What do flight simulators and suits of armor have in common? (Melissa Robbins)

As someone who writes stories from World War Two, I do loads of research. All writers do. We’re walking encyclopedias and that’s why we’re awesome at pub quizzes or maybe it’s because writers also love to read.
For my latest book, my hero’s last name is Ruggles. To get the name I combined rugged and Biggles. Rugged because my teen is a rough and tumble kind of kid. Bigglesworth aka Biggles is my favorite literary pilot who has many flying adventures. Later on in my story, I needed to know the history of flight simulators. Did they even exist in WW2? Oh yes they did since 1910, but I discovered that in 1912, a William Ruggles(!) invented the Ruggles Orientator, a flight simulator. Is that fate or what that I created a name that actually exists and belonged to an inventor of a flight simulator?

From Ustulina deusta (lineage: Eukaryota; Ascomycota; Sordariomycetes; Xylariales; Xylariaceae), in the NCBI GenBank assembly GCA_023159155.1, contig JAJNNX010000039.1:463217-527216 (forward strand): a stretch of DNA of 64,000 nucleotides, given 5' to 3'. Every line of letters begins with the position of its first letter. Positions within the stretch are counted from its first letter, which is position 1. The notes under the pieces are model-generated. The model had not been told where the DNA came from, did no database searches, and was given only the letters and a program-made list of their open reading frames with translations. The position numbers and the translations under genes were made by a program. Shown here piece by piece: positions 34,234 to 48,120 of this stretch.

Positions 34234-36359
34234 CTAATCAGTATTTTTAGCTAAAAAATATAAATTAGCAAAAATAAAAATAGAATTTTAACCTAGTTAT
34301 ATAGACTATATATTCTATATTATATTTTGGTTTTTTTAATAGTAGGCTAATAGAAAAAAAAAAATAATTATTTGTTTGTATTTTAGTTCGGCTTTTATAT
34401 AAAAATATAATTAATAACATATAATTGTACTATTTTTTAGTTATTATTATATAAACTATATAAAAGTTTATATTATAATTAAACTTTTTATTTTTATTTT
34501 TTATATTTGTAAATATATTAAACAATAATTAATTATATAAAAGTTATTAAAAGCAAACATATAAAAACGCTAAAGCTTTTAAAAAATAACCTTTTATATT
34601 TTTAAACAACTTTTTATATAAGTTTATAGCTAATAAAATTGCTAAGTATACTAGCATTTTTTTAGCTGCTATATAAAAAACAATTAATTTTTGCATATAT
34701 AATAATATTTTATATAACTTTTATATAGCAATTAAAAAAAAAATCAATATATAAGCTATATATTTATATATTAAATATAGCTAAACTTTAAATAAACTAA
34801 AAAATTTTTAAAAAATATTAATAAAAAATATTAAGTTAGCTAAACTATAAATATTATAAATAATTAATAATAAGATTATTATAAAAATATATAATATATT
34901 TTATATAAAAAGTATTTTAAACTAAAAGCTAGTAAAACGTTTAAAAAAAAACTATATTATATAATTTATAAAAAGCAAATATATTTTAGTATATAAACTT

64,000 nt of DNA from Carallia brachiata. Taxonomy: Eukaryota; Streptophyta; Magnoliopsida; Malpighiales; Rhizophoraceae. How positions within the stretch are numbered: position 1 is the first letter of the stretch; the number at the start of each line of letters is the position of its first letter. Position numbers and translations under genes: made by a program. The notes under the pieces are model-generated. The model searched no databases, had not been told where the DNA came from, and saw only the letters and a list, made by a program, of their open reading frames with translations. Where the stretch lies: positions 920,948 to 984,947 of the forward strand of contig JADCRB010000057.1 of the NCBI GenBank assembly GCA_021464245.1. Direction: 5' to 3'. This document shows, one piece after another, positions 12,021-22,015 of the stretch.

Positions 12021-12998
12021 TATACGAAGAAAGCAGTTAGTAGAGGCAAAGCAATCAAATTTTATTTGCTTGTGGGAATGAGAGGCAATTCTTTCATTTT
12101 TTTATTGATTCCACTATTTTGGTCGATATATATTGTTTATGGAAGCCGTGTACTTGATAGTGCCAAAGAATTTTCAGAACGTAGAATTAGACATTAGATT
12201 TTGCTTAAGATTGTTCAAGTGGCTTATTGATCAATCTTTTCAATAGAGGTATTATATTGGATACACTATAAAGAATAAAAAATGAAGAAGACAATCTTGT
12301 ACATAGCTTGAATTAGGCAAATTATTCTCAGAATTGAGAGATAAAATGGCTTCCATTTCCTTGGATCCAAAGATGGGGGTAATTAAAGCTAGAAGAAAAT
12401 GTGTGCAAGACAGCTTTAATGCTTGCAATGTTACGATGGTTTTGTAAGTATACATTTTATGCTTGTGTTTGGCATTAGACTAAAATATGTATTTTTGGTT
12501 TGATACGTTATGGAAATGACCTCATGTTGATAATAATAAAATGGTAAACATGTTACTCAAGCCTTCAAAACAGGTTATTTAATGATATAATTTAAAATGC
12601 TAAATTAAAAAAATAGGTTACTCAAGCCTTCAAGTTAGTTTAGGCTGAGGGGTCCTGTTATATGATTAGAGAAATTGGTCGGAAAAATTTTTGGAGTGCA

But just because I’m writing a story that takes place in WW2, doesn’t mean my research won’t go beyond the 1940’s. Two of my older gentlemen flew in WW1 so I have to know some bits about that timeframe, especially the planes. And just last week, I found myself looking at suits of armor to determine if a girl could hide an item inside one.

Even when you think you have researched all you need for your story, you haven't. Just this morning, before I realized I had to write my blog post, I was researching bodies of water in northern England for a place to hide a rowboat and hopefully avoid beach minds.